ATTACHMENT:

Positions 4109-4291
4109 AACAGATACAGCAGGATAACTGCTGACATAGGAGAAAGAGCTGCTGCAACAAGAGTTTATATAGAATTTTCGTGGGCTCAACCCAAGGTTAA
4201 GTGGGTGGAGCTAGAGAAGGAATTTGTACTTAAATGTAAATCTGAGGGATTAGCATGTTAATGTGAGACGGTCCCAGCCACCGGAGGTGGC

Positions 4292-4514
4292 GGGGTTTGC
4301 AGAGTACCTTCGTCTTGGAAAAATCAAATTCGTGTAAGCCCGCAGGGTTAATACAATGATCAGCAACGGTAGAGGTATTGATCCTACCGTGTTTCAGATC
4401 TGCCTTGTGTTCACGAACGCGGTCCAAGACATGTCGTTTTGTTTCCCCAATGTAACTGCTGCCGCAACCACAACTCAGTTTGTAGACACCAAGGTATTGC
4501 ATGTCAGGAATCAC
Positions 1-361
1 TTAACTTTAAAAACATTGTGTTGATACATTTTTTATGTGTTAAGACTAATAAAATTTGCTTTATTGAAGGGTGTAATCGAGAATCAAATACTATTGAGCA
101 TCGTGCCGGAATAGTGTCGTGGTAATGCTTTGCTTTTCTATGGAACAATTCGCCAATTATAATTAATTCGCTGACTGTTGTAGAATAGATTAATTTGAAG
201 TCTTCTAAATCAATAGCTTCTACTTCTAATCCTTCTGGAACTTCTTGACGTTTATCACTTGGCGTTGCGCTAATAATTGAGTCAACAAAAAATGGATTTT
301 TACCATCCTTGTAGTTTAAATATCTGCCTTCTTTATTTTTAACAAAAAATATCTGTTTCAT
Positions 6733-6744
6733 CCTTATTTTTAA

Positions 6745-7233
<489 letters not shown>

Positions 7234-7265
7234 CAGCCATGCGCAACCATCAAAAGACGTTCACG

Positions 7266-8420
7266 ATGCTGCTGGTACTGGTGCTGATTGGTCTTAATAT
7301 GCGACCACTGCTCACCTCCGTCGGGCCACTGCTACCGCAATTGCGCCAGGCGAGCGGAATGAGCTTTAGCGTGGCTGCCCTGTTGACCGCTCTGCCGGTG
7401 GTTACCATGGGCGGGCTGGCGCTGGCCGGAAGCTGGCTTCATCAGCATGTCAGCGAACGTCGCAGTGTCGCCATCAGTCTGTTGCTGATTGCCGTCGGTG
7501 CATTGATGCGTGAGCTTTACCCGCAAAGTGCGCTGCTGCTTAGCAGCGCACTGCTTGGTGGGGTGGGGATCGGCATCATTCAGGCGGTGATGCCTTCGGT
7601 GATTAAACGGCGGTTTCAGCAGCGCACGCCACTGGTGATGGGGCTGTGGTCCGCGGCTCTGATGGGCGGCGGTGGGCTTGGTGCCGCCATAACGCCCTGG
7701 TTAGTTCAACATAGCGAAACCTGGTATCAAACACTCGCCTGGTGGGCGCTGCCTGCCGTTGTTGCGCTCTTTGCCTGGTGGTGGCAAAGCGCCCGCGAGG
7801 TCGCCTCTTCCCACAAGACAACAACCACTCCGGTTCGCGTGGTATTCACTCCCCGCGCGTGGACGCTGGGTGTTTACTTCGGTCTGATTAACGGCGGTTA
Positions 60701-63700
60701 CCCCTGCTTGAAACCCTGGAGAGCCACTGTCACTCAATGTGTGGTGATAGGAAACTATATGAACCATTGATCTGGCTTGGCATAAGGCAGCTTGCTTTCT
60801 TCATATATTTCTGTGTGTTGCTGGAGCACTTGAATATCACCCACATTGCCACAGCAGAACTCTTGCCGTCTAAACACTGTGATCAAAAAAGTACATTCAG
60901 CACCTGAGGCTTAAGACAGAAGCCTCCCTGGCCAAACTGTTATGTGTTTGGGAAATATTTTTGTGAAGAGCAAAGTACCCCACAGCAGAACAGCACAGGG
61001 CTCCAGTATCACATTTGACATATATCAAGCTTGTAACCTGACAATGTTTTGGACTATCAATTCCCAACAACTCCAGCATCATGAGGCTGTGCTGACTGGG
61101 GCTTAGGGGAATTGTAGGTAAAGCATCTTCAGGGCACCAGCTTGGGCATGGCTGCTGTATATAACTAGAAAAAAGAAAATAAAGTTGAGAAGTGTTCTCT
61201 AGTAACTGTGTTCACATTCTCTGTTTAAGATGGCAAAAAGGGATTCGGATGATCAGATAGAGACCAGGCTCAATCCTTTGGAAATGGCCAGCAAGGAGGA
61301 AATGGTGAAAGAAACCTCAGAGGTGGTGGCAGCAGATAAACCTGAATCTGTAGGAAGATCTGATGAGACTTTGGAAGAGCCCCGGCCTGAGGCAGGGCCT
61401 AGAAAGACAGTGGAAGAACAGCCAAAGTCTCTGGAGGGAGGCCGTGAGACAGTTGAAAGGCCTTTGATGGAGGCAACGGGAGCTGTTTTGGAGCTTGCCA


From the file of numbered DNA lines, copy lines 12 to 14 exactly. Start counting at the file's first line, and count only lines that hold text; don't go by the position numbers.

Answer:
201 TCTTCTAAATCAATAGCTTCTACTTCTAATCCTTCTGGAACTTCTTGACGTTTATCACTTGGCGTTGCGCTAATAATTGAGTCAACAAAAAATGGATTTT
301 TACCATCCTTGTAGTTTAAATATCTGCCTTCTTTATTTTTAACAAAAAATATCTGTTTCAT
Positions 6733-6744